The binary package has been built by your vendor and has generally had a fair amount of testing. By building from source, you lose most of the advtantages of your packaging system, specifically:
- The packaging system lets you verify the integrity of installed packages using checksum.
- The packaging system is aware of dependencies between packages and can automatically install the necessary additional software to make things work.
- The packaging system lets you conveniently remove a package, whereas most source installs don't really provide a good uninstall mechanism.
- Using packages means it's very easy to install an older version of the package of there are problems with the new version.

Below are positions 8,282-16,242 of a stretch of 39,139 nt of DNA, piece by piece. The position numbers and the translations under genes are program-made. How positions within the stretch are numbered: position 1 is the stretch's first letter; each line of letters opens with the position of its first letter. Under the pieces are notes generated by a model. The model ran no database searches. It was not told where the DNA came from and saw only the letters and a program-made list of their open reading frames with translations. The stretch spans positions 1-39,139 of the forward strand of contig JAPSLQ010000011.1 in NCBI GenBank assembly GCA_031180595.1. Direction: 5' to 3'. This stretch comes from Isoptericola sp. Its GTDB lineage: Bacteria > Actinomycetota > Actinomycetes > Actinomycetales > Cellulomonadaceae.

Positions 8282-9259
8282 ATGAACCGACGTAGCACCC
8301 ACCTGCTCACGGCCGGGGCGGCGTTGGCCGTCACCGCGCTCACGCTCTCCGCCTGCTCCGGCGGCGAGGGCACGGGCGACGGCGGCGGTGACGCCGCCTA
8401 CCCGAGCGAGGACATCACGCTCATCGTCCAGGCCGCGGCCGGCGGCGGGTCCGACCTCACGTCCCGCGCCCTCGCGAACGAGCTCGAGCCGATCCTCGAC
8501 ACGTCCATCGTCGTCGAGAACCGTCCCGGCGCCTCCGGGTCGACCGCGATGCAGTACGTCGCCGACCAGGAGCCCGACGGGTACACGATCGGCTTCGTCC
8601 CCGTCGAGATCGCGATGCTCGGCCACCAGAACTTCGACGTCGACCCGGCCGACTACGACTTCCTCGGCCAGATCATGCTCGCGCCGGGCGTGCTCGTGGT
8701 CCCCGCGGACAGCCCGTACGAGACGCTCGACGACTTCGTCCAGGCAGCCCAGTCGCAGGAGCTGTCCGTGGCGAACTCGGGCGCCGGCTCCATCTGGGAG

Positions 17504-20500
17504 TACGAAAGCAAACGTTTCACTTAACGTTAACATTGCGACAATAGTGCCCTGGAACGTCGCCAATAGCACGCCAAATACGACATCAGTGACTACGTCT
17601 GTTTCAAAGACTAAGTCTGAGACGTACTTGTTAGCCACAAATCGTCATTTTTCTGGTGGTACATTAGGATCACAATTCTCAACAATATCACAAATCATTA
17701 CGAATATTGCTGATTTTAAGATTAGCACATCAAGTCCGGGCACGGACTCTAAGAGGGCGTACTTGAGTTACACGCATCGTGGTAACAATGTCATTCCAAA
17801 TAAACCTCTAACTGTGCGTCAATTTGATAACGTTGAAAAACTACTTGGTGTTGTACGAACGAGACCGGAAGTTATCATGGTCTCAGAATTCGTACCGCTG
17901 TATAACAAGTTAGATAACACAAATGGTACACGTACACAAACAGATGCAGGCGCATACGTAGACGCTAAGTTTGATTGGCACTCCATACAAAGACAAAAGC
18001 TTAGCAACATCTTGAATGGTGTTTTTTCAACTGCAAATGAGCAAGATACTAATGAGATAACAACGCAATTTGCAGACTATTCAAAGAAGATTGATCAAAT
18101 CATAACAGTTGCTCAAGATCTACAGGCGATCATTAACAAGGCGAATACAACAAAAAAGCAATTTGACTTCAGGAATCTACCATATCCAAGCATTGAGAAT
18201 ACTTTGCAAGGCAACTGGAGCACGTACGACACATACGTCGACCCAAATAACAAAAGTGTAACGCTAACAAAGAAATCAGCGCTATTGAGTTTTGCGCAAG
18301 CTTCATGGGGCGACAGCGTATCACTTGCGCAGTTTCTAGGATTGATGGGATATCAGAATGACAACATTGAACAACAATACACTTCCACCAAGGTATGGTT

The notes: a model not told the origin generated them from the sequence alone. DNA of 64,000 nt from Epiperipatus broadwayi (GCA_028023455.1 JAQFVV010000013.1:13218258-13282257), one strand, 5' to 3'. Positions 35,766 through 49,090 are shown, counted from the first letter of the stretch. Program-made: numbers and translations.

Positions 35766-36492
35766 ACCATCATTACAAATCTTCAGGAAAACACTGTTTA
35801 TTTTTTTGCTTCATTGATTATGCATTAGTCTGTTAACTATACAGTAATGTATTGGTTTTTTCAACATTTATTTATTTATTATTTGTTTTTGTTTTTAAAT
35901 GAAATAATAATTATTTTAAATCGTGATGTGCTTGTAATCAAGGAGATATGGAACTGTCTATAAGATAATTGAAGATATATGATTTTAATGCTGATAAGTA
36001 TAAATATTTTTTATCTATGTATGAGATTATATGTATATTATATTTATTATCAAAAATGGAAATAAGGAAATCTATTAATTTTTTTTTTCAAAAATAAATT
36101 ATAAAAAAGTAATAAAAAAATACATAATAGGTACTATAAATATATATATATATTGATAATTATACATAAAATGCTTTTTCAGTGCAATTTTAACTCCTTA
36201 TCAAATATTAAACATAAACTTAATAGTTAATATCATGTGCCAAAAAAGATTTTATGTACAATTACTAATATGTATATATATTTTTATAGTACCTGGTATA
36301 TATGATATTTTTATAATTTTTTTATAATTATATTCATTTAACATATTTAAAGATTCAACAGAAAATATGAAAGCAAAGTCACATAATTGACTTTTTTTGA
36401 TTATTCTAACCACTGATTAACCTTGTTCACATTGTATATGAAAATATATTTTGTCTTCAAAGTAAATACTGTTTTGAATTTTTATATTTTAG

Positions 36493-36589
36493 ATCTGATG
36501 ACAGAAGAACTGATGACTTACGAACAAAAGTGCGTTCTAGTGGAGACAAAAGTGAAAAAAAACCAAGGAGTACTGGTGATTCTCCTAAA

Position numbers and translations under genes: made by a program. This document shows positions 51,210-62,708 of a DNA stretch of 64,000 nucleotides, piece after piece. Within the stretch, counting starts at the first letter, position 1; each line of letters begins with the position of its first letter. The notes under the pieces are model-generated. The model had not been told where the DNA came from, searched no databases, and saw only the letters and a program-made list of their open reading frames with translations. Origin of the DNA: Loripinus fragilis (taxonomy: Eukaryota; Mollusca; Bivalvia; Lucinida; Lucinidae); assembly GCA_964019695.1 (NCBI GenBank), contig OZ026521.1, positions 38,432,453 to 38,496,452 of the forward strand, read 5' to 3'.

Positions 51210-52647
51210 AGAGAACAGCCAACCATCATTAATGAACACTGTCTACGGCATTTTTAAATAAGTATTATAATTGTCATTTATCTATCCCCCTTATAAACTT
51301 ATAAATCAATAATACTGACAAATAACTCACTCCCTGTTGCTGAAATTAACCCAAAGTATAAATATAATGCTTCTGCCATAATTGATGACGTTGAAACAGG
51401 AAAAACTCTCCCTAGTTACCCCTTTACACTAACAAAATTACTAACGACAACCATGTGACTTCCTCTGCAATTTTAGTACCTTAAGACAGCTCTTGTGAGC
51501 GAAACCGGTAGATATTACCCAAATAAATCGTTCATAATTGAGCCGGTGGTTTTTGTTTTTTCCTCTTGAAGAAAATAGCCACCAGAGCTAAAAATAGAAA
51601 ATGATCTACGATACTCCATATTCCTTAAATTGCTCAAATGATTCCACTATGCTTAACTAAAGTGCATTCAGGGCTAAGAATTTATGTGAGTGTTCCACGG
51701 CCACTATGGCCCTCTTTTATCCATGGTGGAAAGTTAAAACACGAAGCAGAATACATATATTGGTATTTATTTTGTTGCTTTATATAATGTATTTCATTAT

There are certainly some advantages to building from source -- for example, you may require a different configuration than provided in the vendor package. However, even if you elect to compile the code locally, it's almost always a better idea to create a package from it and install it using the normal packaging tools for above reasons (rather than running
make install directly into your filesystem).
What's the best technique to make sure not to compromise a production server due to an update?
Test the updates in your development environment to make sure they work as expected before deploying them on your production system. Ensure that your development environment accurately reflects your production environment.
This is true regardless of how you choose to install the updated software.